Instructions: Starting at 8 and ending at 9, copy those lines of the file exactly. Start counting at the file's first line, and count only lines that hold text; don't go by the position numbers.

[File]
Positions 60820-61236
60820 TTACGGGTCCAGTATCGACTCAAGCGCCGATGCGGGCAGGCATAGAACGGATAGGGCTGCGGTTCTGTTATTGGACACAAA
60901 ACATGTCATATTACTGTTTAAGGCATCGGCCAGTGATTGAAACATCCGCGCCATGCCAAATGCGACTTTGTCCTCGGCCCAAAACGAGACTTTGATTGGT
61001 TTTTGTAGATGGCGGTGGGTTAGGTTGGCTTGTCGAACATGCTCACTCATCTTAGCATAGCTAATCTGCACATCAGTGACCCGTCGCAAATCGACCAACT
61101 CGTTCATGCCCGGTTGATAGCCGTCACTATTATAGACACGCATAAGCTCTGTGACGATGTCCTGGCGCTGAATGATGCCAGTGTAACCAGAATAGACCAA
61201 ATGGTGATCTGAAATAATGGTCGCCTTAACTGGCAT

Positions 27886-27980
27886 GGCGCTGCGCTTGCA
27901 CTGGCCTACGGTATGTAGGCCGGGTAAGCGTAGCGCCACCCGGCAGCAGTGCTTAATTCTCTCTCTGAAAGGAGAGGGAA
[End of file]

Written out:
27886 GGCGCTGCGCTTGCA
27901 CTGGCCTACGGTATGTAGGCCGGGTAAGCGTAGCGCCACCCGGCAGCAGTGCTTAATTCTCTCTCTGAAAGGAGAGGGAA